We talked with Jane Hatton, Founder of Evenbreak,
about working with a disability, why everyone at Evenbreak works from home –
and how remote jobs can increase employment options
Evenbreak is a job board with a difference. It’s a social enterprise founded to connect disabled job seekers with employers – and to help employers find talented disabled candidates.
Founded in 2011 by Jane Hatton, Evenbreak has helped a wide range of employers to reach a diverse talent pool. Their impressive client list includes John Lewis Partnership, Lloyds Banking Group, the BBC, Wellcome Trust and many more.
Evenbreak is run by disabled people for disabled people. Everyone on the team and board has a disability or health condition. The entire Evenbreak team also works flexibly and from home.
How Evenbreak has built a diverse, remote team
Evenbreak itself is a remote-friendly employer. According to Jane, ”We all work remotely, from home. For us, having an office adds an extra cost that we don’t need. But it’s about more than saving money. Working from home means we can offer a totally flexible working environment. For example, if someone has a condition such as ME, which means they need to work in short bursts and then rest, working from home makes that totally doable.”
Jane Hatton, Founder of Evenbreak
As Jane points out, some people with ‘hidden’ conditions, such as social anxiety or Autism, find that a busy commute and a noisy office full of distractions can be overwhelming – making it harder work to their full potential. A quieter home-based job can be a good solution.
“…We all work remotely, from home. For us, having an office adds an extra cost that we don’t need. But it’s about more than saving money. Working from home means that we can offer a totally flexible working environment. For example, if someone has a condition such as ME, which means they need to work in short bursts and then rest, working from home makes that totally doable.”
Resources for employers
Employers who perhaps haven’t hired someone with a disability before often have questions and concerns, and there may be misconceptions to be overcome. Evenbreak’s website has a wealth of information for any employer who would like to know more about attracting, hiring and working with someone with a disability.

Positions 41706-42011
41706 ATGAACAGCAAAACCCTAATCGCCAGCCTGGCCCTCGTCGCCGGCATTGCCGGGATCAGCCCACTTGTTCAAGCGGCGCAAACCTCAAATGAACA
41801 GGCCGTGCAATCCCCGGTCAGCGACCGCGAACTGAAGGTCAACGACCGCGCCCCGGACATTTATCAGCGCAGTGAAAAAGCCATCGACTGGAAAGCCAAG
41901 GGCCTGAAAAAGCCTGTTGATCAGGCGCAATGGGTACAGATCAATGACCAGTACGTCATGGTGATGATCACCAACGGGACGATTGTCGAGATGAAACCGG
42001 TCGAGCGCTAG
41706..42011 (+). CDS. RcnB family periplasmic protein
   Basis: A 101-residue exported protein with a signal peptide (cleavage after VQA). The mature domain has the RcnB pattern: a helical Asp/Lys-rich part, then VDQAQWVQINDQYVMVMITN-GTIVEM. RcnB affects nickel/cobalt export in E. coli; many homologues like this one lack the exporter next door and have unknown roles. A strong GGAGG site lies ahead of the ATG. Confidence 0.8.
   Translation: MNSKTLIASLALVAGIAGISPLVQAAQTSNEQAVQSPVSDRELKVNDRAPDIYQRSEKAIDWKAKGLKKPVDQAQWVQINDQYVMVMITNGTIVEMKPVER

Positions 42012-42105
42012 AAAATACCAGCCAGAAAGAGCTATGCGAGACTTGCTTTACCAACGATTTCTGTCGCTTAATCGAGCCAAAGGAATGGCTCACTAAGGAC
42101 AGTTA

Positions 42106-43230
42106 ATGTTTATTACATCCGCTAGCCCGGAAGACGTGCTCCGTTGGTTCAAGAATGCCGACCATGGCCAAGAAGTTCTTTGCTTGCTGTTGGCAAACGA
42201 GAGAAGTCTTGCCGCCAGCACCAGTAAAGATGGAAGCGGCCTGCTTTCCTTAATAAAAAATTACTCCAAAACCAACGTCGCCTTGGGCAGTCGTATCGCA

For example, their blog covers a wide range of topics – including best practice when working with disabled staff, supporting colleagues who are dealing with mental health challenges or illness, and lots more. Evenbreak also offer a best-practice portal for organisations who really want to develop their understanding of how to attract and work with talented disabled employees.
Making the business case
Evenbreak also promotes the business case for employing people with disabilities. As Jane points out, there are lots of sound business reasons for an employer to consider disabled candidates:
- It widens the pool of candidates you can hire from – some amazingly talented people with disabilities are not working, just because they’ve been overlooked by employers.
- It gives companies a competitive edge. A more diverse workforce that more accurately reflects the community can help organisations to attract a more diverse customer base. Many companies are unaware that there are 13m disabled people in the UK, spending over £249bn every year.
- Employers who are seen as inclusive find it easier to attract and keep good candidates – both with and without disabilities.
- Data has shown that disabled candidates are highly productive, take less sick leave and remain in jobs longer – all a big plus for employers.
If you’d like to know more about how to attract and work with candidates with a disability, do head over to Evenbreak’s site, or get in touch with Jane to discuss how they can help.
If you have a disability of any kind, it’s free to use Evenbreak’s job board – and they have lots of resources to assist candidates with career planning, identifying strengths, personal development and lots more.
With many thanks to Jane Hatton, Founder of Evenbreak.
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